Opportunity to Change Loan Terms

Student loans from federal and private entities often have very fixed repayment plans and terms. Private lenders that refinance student loans, however, are more flexible with their repayment plans.

With that being said, you can either extend the life of the loan balance and make lower monthly payments for longer, or you can shorten the loan and make aggressive payments for a shorter amount of time.

Improved Credit Score

Because of the difficulties involved with keeping track of your student loans and the high-interest rates they can carry, it can be easy to fall behind on your payments. Unfortunately, in addition to putting you deeper into debt, missed payments can negatively affect your credit score.

Since refinancing your student loans often results in lower interest rates, flexible monthly payments, and a single payment, it can be easier to stay on track and not miss payments. As such, refinancing your student loans can actually help improve your credit score rather than negatively impact it.

Cons of Refinancing Student Loans

On the other hand, there can be some disadvantages when it comes to refinancing your student loans, including the following.

Loss of Federal Loan Benefits

The biggest disadvantage of refinancing federal student loans is that you lose out on federal loan benefits you qualify for. Benefits for federal student loans include things such as student loan forgiveness, income-driven repayment plans, student loan repayment assistance, and loan deferment or forbearance.

If you qualify for student loan forgiveness or need any of these other benefits, it might not make sense to refinance your federal student loans. Plus, you won’t qualify for Public Service Loan Forgiveness (PSLF) if you refinance your federal loans.

However, these stipulations don’t apply to private student loans. You can refinance just your private loans and still receive benefits on your federal ones.

Credit Requirements

The second disadvantage of refinancing student loans is that not everyone can qualify. Most reputable private lenders require you to have a credit score of at least 650 to 670. So, if you don’t have a good credit score or any credit at all, refinancing might not be an option.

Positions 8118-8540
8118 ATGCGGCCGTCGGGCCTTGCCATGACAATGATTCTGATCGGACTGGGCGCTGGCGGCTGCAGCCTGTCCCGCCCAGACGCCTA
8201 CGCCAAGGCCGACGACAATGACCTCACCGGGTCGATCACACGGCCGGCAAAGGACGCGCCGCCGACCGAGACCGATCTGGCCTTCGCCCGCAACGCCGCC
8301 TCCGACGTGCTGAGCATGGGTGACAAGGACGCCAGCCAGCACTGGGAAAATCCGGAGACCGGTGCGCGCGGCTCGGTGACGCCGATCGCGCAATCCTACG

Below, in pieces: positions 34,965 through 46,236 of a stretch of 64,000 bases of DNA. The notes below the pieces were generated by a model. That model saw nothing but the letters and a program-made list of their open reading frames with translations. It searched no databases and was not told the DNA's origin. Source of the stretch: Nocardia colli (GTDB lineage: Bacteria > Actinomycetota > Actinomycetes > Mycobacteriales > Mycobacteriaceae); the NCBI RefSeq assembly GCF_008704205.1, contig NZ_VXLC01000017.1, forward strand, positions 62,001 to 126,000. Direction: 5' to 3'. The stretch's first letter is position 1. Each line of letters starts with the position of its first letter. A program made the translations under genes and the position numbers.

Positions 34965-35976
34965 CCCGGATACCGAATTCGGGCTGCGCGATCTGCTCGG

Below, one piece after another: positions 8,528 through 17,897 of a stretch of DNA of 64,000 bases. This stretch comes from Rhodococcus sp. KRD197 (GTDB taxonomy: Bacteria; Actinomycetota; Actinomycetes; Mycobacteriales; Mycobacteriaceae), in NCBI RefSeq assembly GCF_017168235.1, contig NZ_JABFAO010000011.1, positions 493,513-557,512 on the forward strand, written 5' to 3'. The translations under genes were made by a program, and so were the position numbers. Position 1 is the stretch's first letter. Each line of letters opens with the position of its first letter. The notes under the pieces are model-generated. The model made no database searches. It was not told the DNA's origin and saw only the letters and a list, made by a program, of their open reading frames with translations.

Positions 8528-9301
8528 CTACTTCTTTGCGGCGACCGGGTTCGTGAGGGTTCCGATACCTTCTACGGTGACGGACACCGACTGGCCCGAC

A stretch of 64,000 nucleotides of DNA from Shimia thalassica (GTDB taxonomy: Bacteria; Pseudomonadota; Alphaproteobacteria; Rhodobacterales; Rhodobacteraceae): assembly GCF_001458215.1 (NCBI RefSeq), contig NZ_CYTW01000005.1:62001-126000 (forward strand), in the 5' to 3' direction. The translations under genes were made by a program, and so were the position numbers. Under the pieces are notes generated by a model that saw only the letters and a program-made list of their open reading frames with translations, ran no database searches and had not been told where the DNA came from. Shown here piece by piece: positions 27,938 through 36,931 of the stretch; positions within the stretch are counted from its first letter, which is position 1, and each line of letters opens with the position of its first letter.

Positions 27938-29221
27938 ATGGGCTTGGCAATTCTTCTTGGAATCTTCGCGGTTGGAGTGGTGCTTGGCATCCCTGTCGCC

Potential for Higher Costs if Rates Rise

Finally, while many people save money through student loan refinancing lenders, there’s no guarantee that you will. For instance, if you already have a great fixed interest rate on your loan and refinancing could result in higher interest rates, there’s no reason to refinance.

Additionally, some companies that refinance student loans only offer variable rates. Unlike fixed rates, variable rate loans have interest rates that can change throughout the loan term, resulting in an interest rate increase or decrease. It’s important to understand that even though the initial rate might be lower, the rate can increase if you have a variable interest rate.

Steps to Refinance Your Student Loans

If you’ve weighed the pros and cons above and think it makes sense to refinance your student loans, here’s what you should do.

1. Research and Select a Credible Lender

The first step of any major student loan decision is to do some research and shop around for different student loan refinancing lenders. Because of how popular refinancing has become, there are dozens of options to choose from, which can be overwhelming and frustrating.

To make it easier to compare lenders, we’ve done the research and compiled a list of our trusted partners. Click here to get matched with student loan refinancing offers in less than 60 seconds, with APR rates starting from 1.88%. Credit & Debt gathers information about credible lenders for you and makes it easy to compare interest rates, monthly payments, and repayment plans. Plus, comparing pre-qualified rates is 100% free, with no impact to your credit score!